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Lower Back Pain From Walking a Dog on a Leash

By James Stuart | Updated September 26, 2017

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If you have a large or medium-sized dog, its constant tugging during walks can cause back trouble. Even if you have no history of back problems, the daily grind of walking your pooch can lead to serious issues. However, if you research the problem and learn about the various solutions, you should be able to treat your back pain.

Why it Happens

Lower back pain from dog walking typically occurs because of inexperience. Most new dog owners have not developed the necessary back muscles to deal with the pulling. When your back remains stiff, it absorbs the force, causing lower back problems over time. Younger dogs in particular are full of energy and are more likely to pull you along. However, any dog, if not properly trained, can cause similar problems.


The best way to deal with this problem, is to train your dog properly. With the proper training, your dog will walk beside you, or can even follow along without a leash at all. This will address the central reason for your back pain. The easiest way to train your dog in this manner is to stop walking whenever it begins to pull. Your dog will gradually learn the proper behavior. Telling your dog to sit or stay whenever it pulls speeds up this process.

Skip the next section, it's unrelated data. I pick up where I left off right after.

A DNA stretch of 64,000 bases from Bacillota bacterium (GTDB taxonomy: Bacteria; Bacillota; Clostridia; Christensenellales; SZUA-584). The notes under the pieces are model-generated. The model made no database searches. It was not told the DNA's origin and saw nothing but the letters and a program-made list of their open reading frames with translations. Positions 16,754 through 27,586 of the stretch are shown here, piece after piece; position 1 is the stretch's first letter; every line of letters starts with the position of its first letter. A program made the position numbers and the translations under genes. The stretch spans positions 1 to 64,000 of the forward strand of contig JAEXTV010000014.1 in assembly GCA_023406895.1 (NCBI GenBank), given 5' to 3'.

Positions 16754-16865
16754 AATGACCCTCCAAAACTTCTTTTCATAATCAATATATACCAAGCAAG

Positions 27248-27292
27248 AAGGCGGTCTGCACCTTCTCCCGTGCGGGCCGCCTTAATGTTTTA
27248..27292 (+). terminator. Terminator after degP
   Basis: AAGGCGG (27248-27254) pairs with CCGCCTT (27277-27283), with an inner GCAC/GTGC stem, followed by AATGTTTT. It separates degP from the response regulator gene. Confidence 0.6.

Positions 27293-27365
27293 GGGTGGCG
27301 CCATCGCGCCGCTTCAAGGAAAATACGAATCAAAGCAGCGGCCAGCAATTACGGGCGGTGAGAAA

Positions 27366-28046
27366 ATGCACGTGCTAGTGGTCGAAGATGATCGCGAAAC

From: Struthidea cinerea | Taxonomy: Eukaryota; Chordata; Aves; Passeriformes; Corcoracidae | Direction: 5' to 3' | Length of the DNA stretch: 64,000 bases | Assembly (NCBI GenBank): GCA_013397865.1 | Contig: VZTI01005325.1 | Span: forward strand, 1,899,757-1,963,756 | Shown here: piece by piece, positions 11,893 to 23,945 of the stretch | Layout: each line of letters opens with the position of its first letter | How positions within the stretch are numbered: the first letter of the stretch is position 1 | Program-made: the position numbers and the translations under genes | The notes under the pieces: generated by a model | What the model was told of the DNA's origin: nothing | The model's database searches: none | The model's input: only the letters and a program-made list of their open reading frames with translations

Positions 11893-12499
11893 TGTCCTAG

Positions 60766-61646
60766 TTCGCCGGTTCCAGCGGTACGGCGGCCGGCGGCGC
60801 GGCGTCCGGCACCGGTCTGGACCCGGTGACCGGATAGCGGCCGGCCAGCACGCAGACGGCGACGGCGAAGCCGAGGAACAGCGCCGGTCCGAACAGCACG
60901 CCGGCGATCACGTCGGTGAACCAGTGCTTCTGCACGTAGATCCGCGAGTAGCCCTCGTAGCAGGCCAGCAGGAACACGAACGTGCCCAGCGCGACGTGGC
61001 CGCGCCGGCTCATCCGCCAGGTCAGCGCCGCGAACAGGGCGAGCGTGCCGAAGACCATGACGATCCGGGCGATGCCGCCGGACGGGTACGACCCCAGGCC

Special Leashes

Special leashes can help you train your dog and reduce stress on your lower back as well as your dog's neck. These leashes all work on different principles. Some are full-body harnesses that provide better leverage, while others have special mechanisms that add extra tension when your dog pulls. These leashes are available at pet stores and online. Tell the clerk your problem and ask if she has any suggestions.

Treating the Problem

The best way to avoid lower back pain is to bend your knees while walking. This way, your knees and not your back will absorb the force of your dog's tugs. Try to wear sensible foot wear that cushion your steps and avoid picking up your dog when possible. The problem may also lessen on its own, since your back muscles should develop over time. Visiting a chiropractor is another way of treating your back pain. These specialists apply pressure to keep your back properly aligned and pain-free.

Photo Credits

  • Brand X Pictures/Brand X Pictures/Getty Images


James Stuart began his professional writing career in 2010. He traveled through Asia, Europe, and North America, and has recently returned from Japan, where he worked as a freelance editor for several English language publications. He looks forward to using his travel experience in his writing. Stuart holds a Bachelor of Arts in English and philosophy from the University of Toronto.